2016 Olympic Silver Medalist, Shakur Stevenson (8-0, 4 KOs) defeated Carlos Ruiz (16-5-2, 6 KOs) by unanimous decision in an eight round, featherweight contest. Stevenson fought cautiously in the opening stanza. In the second round, the Newark native caught Ruiz with a left hand that got his opponent's attention. Ruiz showed his toughness and solid chin by taking a big left hand to the head. Stevenson snapped the head of Ruiz back with a big left hand in the final 30 seconds of the round.
In the fourth round, Stevenson nailed Ruiz with a left to the head, the sound of which echoed through the arena. Stevenson controlled the tempo of the fifth through seventh rounds, doing enough to win the rounds.
In the eighth and final round, Ruiz, who realized he was behind on the cards, decided to put his foot on the gas offensively in the final minute of the round. This offensive spark proved to be too little, too late as Stevenson won on all three judges' scorecards by a score of 80-72.
Carto Wins #16
Local fan favorite, Christian Carto (16-0, 11 KOs) entered the ring for his sixteenth professional bout to the roar of the crowd. Philadelphia's Carto fought Mexico's Javier Gallo (25-16-1, 13 KOs) in an eight round, bantamweight bout. Carto, who had the clear height and speed advantage, controlled the early rounds of the contest.
In the fourth round, Carto punished Gallo with a series of big punches, but the veteran kept fighting back. Carto connected with a big right to Gallo's head in the fifth round. Gallo's face showed the damage from the battle through five rounds. Both men exchanged big shots with one another in the sixth round. Carto controlled the final two rounds by landing bigger shots and being far more active than his opponent. The judges scored the bout 80-71, 80-72, and 79-73 for the winner by unanimous decision, Christian Carto.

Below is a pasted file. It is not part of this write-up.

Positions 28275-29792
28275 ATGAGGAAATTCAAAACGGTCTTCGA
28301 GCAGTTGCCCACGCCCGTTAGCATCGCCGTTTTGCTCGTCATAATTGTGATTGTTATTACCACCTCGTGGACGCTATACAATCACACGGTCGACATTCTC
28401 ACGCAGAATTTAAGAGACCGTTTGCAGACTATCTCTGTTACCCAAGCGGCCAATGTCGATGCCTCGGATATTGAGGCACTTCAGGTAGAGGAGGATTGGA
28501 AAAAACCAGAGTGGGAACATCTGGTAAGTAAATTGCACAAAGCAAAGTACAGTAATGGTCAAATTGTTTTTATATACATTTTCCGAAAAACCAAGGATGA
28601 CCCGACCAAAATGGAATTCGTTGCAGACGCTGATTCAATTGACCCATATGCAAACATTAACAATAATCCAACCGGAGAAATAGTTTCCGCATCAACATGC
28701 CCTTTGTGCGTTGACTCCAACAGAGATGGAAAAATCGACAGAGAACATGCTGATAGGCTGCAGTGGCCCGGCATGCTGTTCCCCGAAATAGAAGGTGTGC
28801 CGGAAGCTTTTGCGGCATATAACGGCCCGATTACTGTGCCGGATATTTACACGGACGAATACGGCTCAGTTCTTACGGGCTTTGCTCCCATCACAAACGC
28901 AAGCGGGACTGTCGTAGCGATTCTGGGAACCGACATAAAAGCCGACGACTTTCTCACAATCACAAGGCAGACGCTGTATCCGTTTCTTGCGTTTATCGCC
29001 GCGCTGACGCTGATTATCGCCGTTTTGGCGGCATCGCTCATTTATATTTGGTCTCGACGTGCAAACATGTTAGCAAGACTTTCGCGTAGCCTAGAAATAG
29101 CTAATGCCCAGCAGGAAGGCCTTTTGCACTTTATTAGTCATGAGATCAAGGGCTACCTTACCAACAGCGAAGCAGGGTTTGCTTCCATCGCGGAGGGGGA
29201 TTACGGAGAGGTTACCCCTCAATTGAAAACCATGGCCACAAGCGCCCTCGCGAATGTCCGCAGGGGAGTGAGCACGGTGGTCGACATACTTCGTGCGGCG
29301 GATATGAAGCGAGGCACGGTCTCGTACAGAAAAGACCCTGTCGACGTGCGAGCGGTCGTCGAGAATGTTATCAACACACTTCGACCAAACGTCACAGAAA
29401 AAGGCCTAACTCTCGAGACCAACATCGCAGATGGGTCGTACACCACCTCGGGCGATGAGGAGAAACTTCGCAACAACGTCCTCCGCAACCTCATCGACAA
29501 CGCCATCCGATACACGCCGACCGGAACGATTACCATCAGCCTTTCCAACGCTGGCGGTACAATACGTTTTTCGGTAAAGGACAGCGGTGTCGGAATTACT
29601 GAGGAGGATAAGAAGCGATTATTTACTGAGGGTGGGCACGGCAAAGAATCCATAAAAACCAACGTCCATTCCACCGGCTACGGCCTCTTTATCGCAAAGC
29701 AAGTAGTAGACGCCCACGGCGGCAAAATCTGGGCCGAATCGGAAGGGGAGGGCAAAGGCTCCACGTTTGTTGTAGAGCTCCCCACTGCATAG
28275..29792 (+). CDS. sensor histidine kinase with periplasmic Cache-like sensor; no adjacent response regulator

LaManna Defeats Strode
Thomas LaManna (26-2-1, 9 KOs) defeated Matthew Strode (25-6, 9 KOs) by unanimous decision in an eight round, super welterweight contest. In the first round, Strode landed a series of low blows on the Pride of Millville, New Jersey. Strode was the far more aggressive fighter in the first round as he attempted to lure LaManna into a brawl. LaManna came alive in the second round with a big multi-punch combo that was highlighted with a right hand to the head.
Strode pinned LaManna up against the ropes in the opening seconds of the third round, but LaManna, utilizing his speed, took control of the round. In the fourth round, LaManna snapped Strode's head back with a big right hand. LaManna broke down Strode in the fifth round, when the South Carolina native threw his hands up in disgust towards what he perceived as repeated low blows by LaManna. LaManna took advantage of his opponent's loss of focus by landing several shots to Strode's head that caused the fighter to stumble back to his corner as the round ended.